The upshot of all this is that you have considerable leeway in how you trade, and pretty large scope for using your powers and shticks creatively to make trading more interesting and improve your profits, while keeping the amount of book-keeping low (no tracking how much space cargo takes up, what your exact current wealth is and if you can afford to purchase the cargo, what prices various planets have offered in the past, etc.).

  • Valuable cargoes are harder to acquire, but have a bigger margin for profit; cheap cargoes are easier to get, but have smaller profit margins.
  • Poorer buyers are more likely to want what you have, but usually will offer less for it; richer buyers are pickier, but more likely to pay more.
  • There’s an “opportunity cost” to keeping goods until you get the best possible trade.
  • Gains from trade can be much more than just getting paid for delivery, but it’s possible to lose wealth if you’re unlucky or trade poorly.

Zap! or Kapow in Spaaaace!

Since Dan’s interested in changing his Warhammer 40K setting using SavageWorlds over to Kapow! I need to get cracking on writing up a minimal set of the genre-specific rules for changing it from supers to space opera.

Broadly I think these are the areas that need tweaking:


For superheroes, equipment other than vehicles is just an explanation of some heroes’ powers.  For most SF settings, gear matters and players care about it (and upgrading it).  Tentative rule: an item of gear is a power, with its own dice rating, but most gear requires that you have an appropriate Shtick to use it to full effectiveness; roll only 1 die if you don’t have a Shtick that covers it.  E.g. a Blaster might be d8, d8 but you only roll d8 if you lack a Shtick like Soldier or Gunslinger to justify it.  Some characters might still  take a full-fledged Power where the explanation is gear, such as a cyborg with a built-in laser, bought with the usual power rules.


Vehicles will have their own Scope appropriate to the vehicle, so a groundcar would be Scope: Planetary Region, while a in-system shuttle might be Scope: Interplanetary, and a star-cruiser Scope: Interstellar.  There will probably be more Scopes, so you can make distinctions between FTL where travel between nearby stars takes a couple weeks, a couple days, a couple hours, etc.  Movement will be rated in terms of Scenes. One of the things I’ve noticed about travel in RPGS, and in SF RPGS in particular, is beyond a certain point unless travel is insanely dangerous (as in wandering monster rolls every 6 hours) players tend to stop caring about how long trips take; a journey of 10 days is not really any different from a journey of 100 days… both will be blipped over with the exact same hand-waving.  Zap! will address this by requiring that you play out, or at least describe, a scene aboard the ship for each unit of distance traveled (size of unit determined by scope).  Hopefully the scenes will be interesting, since the point isn’t to punish players for wanting to travel longer distances, but to give the act of travel texture so that the trips become more memorable and make longer trips seem longer because you can expect to have and later remember more incidents happening during them.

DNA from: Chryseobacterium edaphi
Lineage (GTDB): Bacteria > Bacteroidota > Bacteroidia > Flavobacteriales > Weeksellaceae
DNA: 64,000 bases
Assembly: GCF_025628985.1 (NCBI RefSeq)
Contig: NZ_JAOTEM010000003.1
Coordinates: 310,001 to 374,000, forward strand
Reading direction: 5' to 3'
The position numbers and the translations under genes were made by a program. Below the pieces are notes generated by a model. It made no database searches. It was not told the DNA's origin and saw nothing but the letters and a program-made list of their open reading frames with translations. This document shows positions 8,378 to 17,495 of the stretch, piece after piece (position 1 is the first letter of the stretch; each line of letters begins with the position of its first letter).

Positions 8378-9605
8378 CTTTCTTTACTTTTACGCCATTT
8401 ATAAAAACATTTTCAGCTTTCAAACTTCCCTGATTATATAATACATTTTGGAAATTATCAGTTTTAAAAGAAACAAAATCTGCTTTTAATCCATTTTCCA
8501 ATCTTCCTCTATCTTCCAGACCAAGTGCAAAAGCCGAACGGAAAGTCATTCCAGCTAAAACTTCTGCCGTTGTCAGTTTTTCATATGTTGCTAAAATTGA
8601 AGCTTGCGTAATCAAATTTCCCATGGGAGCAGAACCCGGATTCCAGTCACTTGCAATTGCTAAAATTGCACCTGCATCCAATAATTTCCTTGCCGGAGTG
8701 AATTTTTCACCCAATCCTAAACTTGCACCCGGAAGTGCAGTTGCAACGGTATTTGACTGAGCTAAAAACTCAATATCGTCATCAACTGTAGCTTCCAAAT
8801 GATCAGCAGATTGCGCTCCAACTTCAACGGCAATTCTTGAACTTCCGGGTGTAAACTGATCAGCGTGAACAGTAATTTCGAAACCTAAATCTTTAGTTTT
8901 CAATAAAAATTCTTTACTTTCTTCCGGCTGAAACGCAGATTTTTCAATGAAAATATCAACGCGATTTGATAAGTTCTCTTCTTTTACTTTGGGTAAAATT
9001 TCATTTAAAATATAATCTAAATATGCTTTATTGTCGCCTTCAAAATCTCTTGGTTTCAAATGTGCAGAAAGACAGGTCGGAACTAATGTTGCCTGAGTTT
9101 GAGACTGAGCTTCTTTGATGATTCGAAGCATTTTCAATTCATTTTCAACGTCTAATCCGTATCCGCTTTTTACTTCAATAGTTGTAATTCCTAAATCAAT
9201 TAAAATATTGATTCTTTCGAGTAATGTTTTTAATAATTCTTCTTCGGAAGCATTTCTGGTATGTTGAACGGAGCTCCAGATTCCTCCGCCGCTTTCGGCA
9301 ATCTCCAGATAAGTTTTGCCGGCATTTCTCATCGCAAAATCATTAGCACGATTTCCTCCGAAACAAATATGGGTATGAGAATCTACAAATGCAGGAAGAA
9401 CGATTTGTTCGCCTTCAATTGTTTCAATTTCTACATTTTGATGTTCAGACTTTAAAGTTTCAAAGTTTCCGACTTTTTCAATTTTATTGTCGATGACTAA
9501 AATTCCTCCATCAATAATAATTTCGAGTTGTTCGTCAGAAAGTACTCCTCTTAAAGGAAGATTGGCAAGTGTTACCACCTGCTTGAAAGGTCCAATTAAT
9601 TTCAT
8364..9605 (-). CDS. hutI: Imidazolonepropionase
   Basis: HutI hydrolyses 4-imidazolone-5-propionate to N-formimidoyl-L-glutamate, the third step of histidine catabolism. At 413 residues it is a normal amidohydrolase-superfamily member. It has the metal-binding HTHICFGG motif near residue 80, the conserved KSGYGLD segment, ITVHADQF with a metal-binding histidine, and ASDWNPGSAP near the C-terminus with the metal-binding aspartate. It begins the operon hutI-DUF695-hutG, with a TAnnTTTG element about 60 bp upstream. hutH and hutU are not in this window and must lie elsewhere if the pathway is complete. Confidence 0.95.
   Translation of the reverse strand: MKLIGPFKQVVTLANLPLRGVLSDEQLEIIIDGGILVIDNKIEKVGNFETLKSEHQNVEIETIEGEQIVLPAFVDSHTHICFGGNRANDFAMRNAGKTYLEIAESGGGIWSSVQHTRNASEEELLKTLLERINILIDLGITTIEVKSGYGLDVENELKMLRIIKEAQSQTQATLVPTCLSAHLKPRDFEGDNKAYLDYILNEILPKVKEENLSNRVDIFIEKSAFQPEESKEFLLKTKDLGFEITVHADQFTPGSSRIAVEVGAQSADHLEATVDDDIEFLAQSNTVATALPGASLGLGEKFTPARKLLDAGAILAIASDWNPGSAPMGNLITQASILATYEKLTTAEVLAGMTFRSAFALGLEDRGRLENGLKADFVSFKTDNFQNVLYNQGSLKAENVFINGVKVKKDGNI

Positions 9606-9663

Similarly, and along the lines of my musings in Clarke’s Law and SF Roleplaying, to make tech seem a bit less magical, we’ll give equipment maintenance ratings (and maybe Advantages/Disadvantages like Low Maintenance/No Maintenance and High Maintenance/Constant Maintenance)  that will also be expressed in terms of Scenes that need to be spent playing out or describing maintenance being done, or else it starts having chances of degrading or malfunctioning.  Scenes will probably require that a character with an appropriate Shtick make a roll, with failure or mishap resulting in having to spend extra money or get replacement parts.  I think this kind of thing is pretty important in SF…even in squeaky clean futures ships like the Enterprise require a ton of work to keep in repair, if the number of episodes where something goes wrong or needs replacement prompting them to make a landing and get in trouble is any indication.  Again the idea is to make sure that there’s some “spotlight time” devoted to players, particularly those who’ve focussed on Shticks like Engineering, doing the things that define this as SF.


We’ll just be using the Template rules from Argh! to handle alien races that have unusual abilities.   We’ll probably also use the Argh! Templates for characters, but with new names if needed (e.g. Magician -> Technician).


I’d like to come up with a simple way of handling commerce and trade, since that’s often important to star-faring SF.  Again this is probably going to be expressed in terms of Scenes rather than tables of trade goods and prices, perhaps with some notion of trading off travel distances and risk vs. profit.

I think that’s the gist of it… but I’m open to suggestion on things I might have overlooked that would be important to an SF campaign that aren’t already covered.